McCoy, Pitt Want To Make History

The Pitt football team's 1975 Sun Bowl appearance was crucial to the program's development for several reasons, but most importantly it was a springboard to the team's national championship run the next season.

The Panthers are hopeful that's the case this time around as well.

No. 18 Pittsburgh (9-3) faces No. 24 Oregon State (8-4) in the 75th annual Sun Bowl Wednesday at 2 p.m. in El Paso, Texas.

"Beating West Virginia at the end of last season did a lot for us, and hopefully the same thing will happen with a win against Oregon State,'' Pitt sophomore safety Dom DeCicco said. "We'd finish 10-3 and be ranked pretty high.

"And with everybody we have coming back next season, I guess we'd have a good preseason ranking. But we can't afford to look that far ahead. We just have to concentrate on Oregon State and the Sun Bowl.''

Pitt sophomore tailback LeSean McCoy really isn't a football historian, but he obviously knows that the Panthers won their previous Sun Bowl appearances. The 1975 team beat Kansas, and the 1989 squad stopped a higher-ranked Texas A&M team. In fact, this is the first time the Sun Bowl has featured two ranked teams since 1989.

Pitt didn't return to a bowl game until 1997, the first season that Walt Harris took over the program. So, McCoy is hopeful that the Panthers can follow the path started by the 1975 team. Pitt's 33-18 thrashing against Kansas began nine straight post-season appearances for the program.

"Definitely, a win in a bowl game like this, that can give us a spark heading into next season,'' McCoy said. "Just like West Virginia last year, winning this bowl game can really give us a good head start on next season. So, that's what we're going out there to do.

"(But) I just want to take everything in, the entire experience at the Sun Bowl. We can go down there and have some fun, a reward for all the hard work we put in this whole season, going to the first bowl game since 2004. This team worked very hard this season, and we earned this opportunity.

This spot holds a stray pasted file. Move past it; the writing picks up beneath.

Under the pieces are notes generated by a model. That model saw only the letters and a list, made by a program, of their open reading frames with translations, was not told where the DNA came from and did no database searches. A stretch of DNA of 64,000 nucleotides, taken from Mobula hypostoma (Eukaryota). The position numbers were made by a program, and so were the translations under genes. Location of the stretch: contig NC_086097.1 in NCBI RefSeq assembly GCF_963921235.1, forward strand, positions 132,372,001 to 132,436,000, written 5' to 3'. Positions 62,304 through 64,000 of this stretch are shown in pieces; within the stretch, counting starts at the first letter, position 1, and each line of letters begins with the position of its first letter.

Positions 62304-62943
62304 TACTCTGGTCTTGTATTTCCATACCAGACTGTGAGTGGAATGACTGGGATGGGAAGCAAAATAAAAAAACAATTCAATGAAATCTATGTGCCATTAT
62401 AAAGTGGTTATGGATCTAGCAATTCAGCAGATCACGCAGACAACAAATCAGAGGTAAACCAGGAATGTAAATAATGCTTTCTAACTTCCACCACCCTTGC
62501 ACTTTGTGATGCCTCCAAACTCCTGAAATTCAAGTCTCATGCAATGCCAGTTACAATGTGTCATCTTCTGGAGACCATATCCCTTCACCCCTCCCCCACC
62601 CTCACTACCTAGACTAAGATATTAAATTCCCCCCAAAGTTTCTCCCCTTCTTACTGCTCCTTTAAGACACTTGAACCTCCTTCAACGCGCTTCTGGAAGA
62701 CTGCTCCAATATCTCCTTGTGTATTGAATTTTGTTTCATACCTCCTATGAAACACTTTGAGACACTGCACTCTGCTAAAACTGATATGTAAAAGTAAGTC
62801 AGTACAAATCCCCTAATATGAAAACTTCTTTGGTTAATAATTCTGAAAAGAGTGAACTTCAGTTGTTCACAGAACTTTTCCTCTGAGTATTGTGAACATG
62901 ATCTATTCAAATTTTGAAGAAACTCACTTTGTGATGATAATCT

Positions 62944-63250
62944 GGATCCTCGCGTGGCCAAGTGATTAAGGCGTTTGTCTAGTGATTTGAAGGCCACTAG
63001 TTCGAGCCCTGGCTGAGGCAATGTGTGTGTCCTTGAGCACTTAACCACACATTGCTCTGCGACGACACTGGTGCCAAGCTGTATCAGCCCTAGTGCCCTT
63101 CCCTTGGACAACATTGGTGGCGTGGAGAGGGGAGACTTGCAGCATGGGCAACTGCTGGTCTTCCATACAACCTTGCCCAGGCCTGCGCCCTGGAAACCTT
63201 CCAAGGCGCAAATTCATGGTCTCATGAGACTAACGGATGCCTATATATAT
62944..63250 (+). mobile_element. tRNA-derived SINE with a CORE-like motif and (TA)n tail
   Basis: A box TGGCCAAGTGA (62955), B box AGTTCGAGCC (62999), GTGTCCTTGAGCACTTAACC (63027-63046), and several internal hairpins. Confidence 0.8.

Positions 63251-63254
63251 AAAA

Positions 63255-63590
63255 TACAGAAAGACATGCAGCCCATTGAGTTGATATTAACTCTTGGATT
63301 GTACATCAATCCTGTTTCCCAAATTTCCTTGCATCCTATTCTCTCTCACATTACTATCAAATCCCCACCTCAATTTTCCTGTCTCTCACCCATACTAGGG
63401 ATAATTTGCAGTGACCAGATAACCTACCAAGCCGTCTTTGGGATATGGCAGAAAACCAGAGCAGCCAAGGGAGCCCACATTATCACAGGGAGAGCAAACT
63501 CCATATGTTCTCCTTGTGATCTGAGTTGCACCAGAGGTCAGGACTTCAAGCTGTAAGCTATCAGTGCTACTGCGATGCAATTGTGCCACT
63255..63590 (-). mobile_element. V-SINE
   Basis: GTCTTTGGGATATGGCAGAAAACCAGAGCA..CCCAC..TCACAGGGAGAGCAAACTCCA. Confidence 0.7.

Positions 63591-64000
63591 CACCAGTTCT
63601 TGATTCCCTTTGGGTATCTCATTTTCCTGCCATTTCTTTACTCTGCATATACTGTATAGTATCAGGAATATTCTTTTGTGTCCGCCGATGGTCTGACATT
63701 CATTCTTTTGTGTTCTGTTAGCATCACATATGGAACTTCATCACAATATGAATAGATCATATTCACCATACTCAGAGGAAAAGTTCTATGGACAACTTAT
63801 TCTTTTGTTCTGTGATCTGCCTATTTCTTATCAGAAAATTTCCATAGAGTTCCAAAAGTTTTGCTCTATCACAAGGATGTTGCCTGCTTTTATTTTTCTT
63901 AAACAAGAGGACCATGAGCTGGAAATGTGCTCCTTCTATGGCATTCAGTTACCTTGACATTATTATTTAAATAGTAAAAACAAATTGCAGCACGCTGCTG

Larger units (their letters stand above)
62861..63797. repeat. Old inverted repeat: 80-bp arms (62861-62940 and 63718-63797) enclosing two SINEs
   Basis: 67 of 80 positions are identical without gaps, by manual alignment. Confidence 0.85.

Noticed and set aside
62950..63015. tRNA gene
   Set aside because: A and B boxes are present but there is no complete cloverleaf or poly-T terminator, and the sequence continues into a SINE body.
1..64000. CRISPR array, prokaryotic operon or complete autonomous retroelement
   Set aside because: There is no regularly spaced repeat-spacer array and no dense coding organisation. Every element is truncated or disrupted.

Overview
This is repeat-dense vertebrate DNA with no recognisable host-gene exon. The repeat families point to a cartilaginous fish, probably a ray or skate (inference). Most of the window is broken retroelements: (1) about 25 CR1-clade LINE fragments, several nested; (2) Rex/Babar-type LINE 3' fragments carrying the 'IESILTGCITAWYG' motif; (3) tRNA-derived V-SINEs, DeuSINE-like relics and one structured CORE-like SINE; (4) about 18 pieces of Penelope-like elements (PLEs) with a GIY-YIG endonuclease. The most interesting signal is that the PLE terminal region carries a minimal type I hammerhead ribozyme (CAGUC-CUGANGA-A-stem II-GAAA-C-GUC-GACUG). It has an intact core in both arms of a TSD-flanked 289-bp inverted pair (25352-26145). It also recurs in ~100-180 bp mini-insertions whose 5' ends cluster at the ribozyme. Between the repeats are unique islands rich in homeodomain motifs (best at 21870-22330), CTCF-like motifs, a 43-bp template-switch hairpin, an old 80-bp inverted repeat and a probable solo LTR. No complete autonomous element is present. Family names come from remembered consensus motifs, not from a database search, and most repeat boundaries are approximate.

"And now, we have a chance to showcase our talent in this bowl game,'' McCoy added. "So, it's pretty cool that we're able to do that, and especially for guys like me. It's my first experience at a bowl game, so I want to take it all in.''

In that 1975 game, three Pitt players rushed for more than 100 yards, a nearly unheard of feat. Tailback Tony Dorsett carried 27 times for 142 yards and two touchdowns. Fullback Elliott Walker ran 11 times for 123 yards and two scores with a 60-yarder, as the Panthers had nearly 300 rushing yards at the half.

Quarterback Robert Haygood was at the controls for Pitt's veer offense and added 101 yards on 14 carries. He also threw for one touchdown in the rout. McCoy's eyes widened when told about the Panthers' rushing performance in that game.

"That's really something,'' McCoy said. "I don't know if we could do that. Maybe me and LaRod, but I don't know about Billy Stull.''

What the Panthers can accomplish is set the tone for the program's future. Three players from their previous Sun Bowl appearances are on the 75th anniversary team. Dorsett and offensive guard Tom Brzoza made it from the 1975 team, while quarterback Alex Van Pelt was on the 1989 squad.

Van Pelt passed for 354 yards in Pitt's 32-37 win against Texas A&M in the 1989 John Hancock Sun Bowl. Curvin Richards also had 156 rushing yards in that game, as the Panthers rolled to 530 total yards. Maybe McCoy can perform well enough to get his name and a few teammates on a future list.

"Sure, that would be pretty cool,'' McCoy said. "I wouldn't mind that. It would be great for the University, this team, all the guys I've been playing with. It would be something to remember, but not just for me. Guys like Scott McKillop, C.J. Davis, those guys. It would be great to be part of that.''

And that could catapult the Pitt football program into a bright future.

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